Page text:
Scott Ball / Rivard report
The Tricentennial-themed original opera production Sueños de Béjar, or Dreams of Bexar, originally set for a Commemorative Week performance on May 5, has been postponed.
With assurances that the show will go on, the Bexar County Commissioners Court has tentatively set a performance date of Oct. 13, said Monica Ramos, the public information officer for Bexar County. The tentative date depends on availability of the Tobin Center for the Performing Arts, where the opera is to be performed, and could still change, Ramos said.
Sueños de Béjar has been postponed largely due to the recent travails of the San Antonio Symphony, a partner in the production, which benefited from a diversion of County matching funds totaling $350,000.
The $350,000 combines funds from other Tricentennial events, including $120,000 originally meant for the Sueños production. However, the money will be replaced during the County’s next fiscal year, said County Commissioner Nelson Wolff, a supporter of the production since its inception.
“We’ll get the production done,” Wolff said. “We figured our most important thing was to stabilize the Symphony. When things got chaotic there for a good while,” he said, “we immediately began to make plans to change the day of [the opera performance], and give them a little bit more time to get everything together.”
“Of course there’s some measure of disappointment,” said Betty Bueché, director of the Bexar Heritage & Parks Department, of the postponement. “However, I support the Symphony, and the effort that the Commissioners Court is making” to ensure its survival, she said.
Sueños de Béjar originated with Bueché, who brought the idea and concept to the Commissioners Court in 2015. “I felt it was important to create an artistic and compelling way to convey the story of our community,” and that the opera form was a “no-brainer,” Bueché said.
An original, newly composed production aligned with Precinct 4 Commissioner Tommy Calvert’s desire for Tricentennial events to look beyond the music of the past. “We need to be thinking about how to show ourselves as a city of vitality, and a city of the future, our next 300 years,” he said, and that the Sueños opera would reflect that.
The multifaceted nature of opera also resonated with county commissioners, who saw the production as an opportunity to involve many San Antonio nonprofit arts groups, from the Symphony and Ballet San Antonio, to Opera San Antonio and Alamo City Opera, and others. Noted California composer Joseph Julian Gonzalez was hired to score the opera, and has completed his initial work, Bueché said.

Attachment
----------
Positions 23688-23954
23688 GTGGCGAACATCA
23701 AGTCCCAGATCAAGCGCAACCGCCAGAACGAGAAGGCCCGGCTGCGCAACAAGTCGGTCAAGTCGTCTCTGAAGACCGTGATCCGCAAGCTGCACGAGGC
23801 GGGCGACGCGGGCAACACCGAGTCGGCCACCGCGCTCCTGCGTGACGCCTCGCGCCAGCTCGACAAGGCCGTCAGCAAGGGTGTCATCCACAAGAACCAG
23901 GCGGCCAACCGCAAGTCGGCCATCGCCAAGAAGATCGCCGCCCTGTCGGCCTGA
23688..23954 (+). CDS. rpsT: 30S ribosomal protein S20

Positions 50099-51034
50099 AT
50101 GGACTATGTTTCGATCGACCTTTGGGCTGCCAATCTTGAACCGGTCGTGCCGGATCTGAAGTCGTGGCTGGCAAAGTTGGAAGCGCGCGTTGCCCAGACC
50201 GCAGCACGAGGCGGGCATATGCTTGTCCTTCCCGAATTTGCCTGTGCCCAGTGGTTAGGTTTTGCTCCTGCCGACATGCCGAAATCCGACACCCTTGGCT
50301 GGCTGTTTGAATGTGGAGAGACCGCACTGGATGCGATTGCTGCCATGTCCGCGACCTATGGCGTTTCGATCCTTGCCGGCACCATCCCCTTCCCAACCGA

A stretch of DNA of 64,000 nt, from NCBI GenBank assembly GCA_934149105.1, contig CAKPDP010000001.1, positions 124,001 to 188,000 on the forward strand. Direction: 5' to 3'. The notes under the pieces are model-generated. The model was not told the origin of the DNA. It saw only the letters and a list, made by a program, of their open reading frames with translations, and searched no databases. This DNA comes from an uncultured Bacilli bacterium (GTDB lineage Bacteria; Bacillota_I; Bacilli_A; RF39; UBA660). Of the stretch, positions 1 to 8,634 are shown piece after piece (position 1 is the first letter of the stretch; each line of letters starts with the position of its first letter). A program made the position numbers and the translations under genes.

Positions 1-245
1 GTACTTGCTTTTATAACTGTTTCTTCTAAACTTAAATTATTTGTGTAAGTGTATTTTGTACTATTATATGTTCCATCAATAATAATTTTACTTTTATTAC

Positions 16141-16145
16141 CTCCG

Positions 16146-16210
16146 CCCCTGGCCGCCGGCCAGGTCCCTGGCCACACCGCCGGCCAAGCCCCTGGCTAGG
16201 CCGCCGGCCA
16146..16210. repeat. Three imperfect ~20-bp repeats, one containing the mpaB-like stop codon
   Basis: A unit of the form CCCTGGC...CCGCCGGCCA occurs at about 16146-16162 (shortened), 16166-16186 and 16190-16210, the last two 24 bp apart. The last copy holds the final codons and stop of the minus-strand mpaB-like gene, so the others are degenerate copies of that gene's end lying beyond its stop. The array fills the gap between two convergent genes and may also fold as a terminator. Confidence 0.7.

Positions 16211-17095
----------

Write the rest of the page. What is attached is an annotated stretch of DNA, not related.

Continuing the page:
Bueché appreciates opera, she said, because it combines all other art forms, from the performing arts, to visual art, music, and writing, “fully integrated into a very complex arrangement. That’s what opera represents, and that’s the story of our community. It’s complex, and layered, and rich, and it’s compelling.”
Ultimately, Bueché said, the opera would be “something that could be enjoyed, and a learning experience for, the whole community.” After its San Antonio debut, she said, “the community can then share it with the rest of the world,” because opera is “exportable.”
The Commissioners ultimately allocated $750,000 towards the multi-year project, in three budget cycles of $250,000, for each act of the three-act final production, Bueché said. The only portion of the opera to be staged thus far, Act I was performed for the groundbreaking of the San Pedro Creek Improvement Project in September 2016, and came in under budget. Act II, which was intended to be performed on the San Pedro and Nueva Street site slated for a new federal courthouse, was postponed in part because of downtown street construction.
The final, three-act version of Sueños de Béjar at the Tobin Center will be free and open to the public.
The original May 5 debut date was selected because “that is the actual historical date when the Presidio named San Antonio de Béjar was founded on San Pedro Creek,” Bueché said.
Beyond her mild disappointment at the delay, “as long as we actually get to do the opera, I’m good,” she said, crediting the commitment of the County Commissioners in seeing the project through.
“What makes me really proud is that we have a community being led by people who really get it, who understand the richness of our heritage, and they’re willing to make sure that the whole community gets to enjoy it,” Bueché said.